Defamation is an injury to the reputation of a person or private entity through a form of speech. Liability for libel, defamation through a written publication, may depend on the status of defendants, the publishers, and of plaintiff, the target of the libel, as well the subject of the publication. To recover for libel, plaintiff must establish that defendants made (1) an unprivileged statement of fact, Shulman v. Hunderfund, 12 N.Y.3d 143, 146-47 (2009); Steinhilber v. Alphonse, 68 N.Y.2d 283, 289-90 (1986); St. David's School v. Hume, 101 A.D.3d 582, 583 (1st Dep't 2012); Sprewell v. NYP Holdings, Inc., 43 A.D.3d 16, 21 (1st Dep't 2007), (2) of and concerning plaintiff, Smith v. Catsimatidis, 95 A.D.3d 737 (1st Dep't 2012); Prince v. Fox Tel. Stas., Inc., 93 A.D.3d 614 (1st Dep't 2012), (3) with the requisite degree of fault, (4) that is false and defamatory, Brian v. Richardson, 87 N.Y.2d 46, 51 (1995); Omansky v. Penning, 101 A.D.3d 514, 515 (1st Dep't 2012); Amaranth LLC v. J.P. Morgan Chase & Co., 100 A.D.3d 573, 574 (1st Dep't 2012); Konrad v. Brown, 91 A.D.3d 545, 546 (1st Dep't 2012), and (5) that damaged plaintiff. E.g., Rinaldi v. Holt, Rinehart & Winston, 42 N.Y.2d 369, 379 (1977); Sandals Resort Intl. Ltd. v. Google, Inc., 86 A.D.3d 32, 38 (1st Dep't 2011).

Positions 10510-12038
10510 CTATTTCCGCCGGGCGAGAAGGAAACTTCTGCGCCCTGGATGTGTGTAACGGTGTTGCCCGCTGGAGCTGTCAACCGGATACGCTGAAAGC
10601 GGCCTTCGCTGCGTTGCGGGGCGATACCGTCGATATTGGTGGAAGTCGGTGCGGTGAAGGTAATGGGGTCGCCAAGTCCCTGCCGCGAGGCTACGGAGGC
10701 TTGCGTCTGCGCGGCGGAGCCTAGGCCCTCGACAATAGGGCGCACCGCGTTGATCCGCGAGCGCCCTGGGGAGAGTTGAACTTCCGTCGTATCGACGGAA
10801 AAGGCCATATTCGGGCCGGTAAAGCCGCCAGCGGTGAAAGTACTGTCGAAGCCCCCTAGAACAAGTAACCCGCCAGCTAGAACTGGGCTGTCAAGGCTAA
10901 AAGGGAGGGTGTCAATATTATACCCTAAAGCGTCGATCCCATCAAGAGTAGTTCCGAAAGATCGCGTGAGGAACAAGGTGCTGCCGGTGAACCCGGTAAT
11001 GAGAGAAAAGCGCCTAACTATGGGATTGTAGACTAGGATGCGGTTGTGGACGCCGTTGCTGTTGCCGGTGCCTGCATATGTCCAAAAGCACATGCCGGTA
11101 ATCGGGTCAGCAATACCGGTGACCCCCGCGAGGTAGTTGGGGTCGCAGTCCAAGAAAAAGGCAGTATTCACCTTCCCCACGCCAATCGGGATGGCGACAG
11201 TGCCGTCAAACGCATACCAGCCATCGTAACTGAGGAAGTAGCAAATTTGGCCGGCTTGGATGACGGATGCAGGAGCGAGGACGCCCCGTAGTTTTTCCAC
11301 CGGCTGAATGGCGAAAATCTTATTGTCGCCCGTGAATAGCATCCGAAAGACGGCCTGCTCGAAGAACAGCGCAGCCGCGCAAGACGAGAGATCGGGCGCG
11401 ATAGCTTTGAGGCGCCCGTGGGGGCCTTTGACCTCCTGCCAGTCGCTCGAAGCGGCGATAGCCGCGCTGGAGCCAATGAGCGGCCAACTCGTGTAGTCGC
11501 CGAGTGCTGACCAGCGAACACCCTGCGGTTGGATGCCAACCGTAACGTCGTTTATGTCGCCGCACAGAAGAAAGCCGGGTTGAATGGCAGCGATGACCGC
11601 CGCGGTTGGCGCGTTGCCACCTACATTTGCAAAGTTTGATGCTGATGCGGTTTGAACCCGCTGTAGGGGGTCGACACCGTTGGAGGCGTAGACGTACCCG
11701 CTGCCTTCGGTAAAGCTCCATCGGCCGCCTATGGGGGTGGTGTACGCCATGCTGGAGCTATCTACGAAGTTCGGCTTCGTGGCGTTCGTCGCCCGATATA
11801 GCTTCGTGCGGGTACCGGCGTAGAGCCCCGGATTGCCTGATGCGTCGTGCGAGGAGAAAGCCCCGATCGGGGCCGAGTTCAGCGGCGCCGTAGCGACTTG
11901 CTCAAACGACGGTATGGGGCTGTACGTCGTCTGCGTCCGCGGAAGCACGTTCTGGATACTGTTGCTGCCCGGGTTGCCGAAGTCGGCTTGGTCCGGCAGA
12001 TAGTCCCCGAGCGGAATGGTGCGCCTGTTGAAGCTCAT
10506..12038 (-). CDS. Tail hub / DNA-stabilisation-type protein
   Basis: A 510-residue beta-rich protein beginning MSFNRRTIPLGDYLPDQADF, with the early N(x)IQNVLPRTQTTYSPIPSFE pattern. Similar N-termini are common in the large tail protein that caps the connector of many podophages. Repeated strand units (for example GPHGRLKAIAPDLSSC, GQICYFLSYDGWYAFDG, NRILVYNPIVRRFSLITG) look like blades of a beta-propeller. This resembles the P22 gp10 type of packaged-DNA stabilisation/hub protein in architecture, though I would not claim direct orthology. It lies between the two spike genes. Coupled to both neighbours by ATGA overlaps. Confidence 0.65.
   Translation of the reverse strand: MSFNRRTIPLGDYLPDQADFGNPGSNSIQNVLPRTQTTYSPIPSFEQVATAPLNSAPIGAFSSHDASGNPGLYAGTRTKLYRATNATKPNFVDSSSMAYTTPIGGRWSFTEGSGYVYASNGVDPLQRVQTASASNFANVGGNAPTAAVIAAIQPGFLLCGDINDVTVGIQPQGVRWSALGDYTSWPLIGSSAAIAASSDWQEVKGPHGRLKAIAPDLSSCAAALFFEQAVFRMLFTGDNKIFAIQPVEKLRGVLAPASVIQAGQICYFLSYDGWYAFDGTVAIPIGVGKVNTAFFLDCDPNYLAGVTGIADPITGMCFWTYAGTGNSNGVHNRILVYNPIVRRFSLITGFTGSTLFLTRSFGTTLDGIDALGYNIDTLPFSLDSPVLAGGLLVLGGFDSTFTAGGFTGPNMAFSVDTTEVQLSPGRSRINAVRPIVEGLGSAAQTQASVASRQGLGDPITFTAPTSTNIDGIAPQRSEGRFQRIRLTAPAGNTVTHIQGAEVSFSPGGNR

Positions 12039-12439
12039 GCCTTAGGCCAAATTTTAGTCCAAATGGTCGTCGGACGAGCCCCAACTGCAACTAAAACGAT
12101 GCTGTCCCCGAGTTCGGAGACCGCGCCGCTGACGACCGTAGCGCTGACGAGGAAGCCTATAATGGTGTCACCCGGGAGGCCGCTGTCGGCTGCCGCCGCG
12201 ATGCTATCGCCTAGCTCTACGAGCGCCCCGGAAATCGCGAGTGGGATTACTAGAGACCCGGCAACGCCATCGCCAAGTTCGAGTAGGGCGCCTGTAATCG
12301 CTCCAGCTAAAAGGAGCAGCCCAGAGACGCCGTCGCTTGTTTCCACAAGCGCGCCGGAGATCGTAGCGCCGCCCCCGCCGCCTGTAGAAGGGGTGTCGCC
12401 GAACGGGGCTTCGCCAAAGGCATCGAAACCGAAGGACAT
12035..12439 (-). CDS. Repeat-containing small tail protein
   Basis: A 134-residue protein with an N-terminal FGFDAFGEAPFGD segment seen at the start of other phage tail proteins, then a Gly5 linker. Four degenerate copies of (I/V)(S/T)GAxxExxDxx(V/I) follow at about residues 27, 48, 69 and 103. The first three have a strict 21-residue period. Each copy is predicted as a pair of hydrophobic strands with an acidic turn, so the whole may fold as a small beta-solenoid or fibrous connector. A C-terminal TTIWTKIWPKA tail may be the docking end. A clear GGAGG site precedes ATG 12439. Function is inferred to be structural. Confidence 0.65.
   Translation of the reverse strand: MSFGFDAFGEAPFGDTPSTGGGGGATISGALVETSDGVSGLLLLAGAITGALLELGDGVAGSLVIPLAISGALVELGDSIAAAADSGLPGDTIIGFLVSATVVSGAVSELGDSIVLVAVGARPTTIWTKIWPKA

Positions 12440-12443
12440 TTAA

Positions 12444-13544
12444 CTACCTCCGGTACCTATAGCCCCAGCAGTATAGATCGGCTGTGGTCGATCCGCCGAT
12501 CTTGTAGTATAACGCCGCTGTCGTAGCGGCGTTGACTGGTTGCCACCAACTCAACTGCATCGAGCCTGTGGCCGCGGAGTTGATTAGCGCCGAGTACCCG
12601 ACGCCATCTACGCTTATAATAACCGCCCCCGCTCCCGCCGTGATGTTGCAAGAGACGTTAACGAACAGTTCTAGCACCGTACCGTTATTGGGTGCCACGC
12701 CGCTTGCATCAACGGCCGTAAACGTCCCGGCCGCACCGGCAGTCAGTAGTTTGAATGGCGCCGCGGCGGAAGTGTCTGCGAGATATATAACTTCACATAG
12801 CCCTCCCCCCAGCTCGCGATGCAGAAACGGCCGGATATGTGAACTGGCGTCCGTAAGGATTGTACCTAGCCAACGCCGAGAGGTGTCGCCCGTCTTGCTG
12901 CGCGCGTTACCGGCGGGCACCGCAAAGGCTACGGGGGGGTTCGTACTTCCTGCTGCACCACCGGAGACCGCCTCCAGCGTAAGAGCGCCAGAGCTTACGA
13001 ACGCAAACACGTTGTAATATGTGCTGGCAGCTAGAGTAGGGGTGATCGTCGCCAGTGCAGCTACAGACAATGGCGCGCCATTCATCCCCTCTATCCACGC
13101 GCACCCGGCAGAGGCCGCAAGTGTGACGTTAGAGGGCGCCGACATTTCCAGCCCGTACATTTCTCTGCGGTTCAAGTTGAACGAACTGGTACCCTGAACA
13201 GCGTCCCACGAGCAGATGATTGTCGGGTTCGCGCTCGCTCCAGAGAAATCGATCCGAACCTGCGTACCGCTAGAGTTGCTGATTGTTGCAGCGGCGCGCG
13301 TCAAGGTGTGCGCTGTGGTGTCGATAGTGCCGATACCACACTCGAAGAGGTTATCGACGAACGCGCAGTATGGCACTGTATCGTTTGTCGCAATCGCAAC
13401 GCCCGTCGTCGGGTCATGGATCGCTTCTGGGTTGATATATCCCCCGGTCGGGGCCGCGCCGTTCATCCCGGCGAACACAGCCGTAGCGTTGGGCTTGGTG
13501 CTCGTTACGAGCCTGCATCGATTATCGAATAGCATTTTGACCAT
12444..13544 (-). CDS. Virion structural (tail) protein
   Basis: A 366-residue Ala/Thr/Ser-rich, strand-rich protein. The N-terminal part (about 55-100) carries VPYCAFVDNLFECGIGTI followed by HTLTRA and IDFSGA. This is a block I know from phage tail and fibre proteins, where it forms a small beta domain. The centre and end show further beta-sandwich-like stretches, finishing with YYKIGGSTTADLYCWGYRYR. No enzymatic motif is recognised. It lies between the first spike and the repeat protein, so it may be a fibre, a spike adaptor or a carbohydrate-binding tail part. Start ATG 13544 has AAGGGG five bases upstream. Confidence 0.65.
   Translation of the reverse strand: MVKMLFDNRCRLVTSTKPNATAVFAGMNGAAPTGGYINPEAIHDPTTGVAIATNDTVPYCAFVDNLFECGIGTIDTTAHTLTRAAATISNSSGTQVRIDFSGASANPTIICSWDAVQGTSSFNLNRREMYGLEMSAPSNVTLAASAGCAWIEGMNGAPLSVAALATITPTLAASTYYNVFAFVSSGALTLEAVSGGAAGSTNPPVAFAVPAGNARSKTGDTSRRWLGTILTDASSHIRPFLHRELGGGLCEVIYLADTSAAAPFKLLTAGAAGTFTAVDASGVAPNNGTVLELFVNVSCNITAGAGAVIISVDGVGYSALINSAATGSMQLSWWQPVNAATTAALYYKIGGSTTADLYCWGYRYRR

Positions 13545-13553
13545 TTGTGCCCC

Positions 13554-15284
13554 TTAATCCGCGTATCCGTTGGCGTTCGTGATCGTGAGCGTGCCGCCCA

As an activist group that has sought to attract attention and to participate in public debate concerning humane treatment of animals, plaintiff Humane League of Philadelphia is a public figure subject to a heavier burden in establishing defamation. Shulman v. Hunderfund, 12 N.Y.3d at 147; Huggins v. Moore, 94 N.Y.2d 296, 301-302 (1999); Konrad v. Brown, 91 A.D.3d at 546; Sprewell v. NYP Holdings. Inc., 43 A.D.3d at 20-21. The degree of fault that plaintiff, as a public figure, must demonstrate, by clear and convincing evidence, is actual malice: that defendants wrote and published the advertisement with serious doubts as to its truth. Kipper v. NYP Holdings Co., Inc., 12 N.Y.3d 348, 353- 54 (2009); Shulman v. Hunderfund, 12 N.Y.3d at 147; Sweeney v. Prisoners' Legal Servs. of N.Y., 84 N.Y.2d 786, 792-93 (1995); Konrad v. Brown, 91 A.D.3d at.546.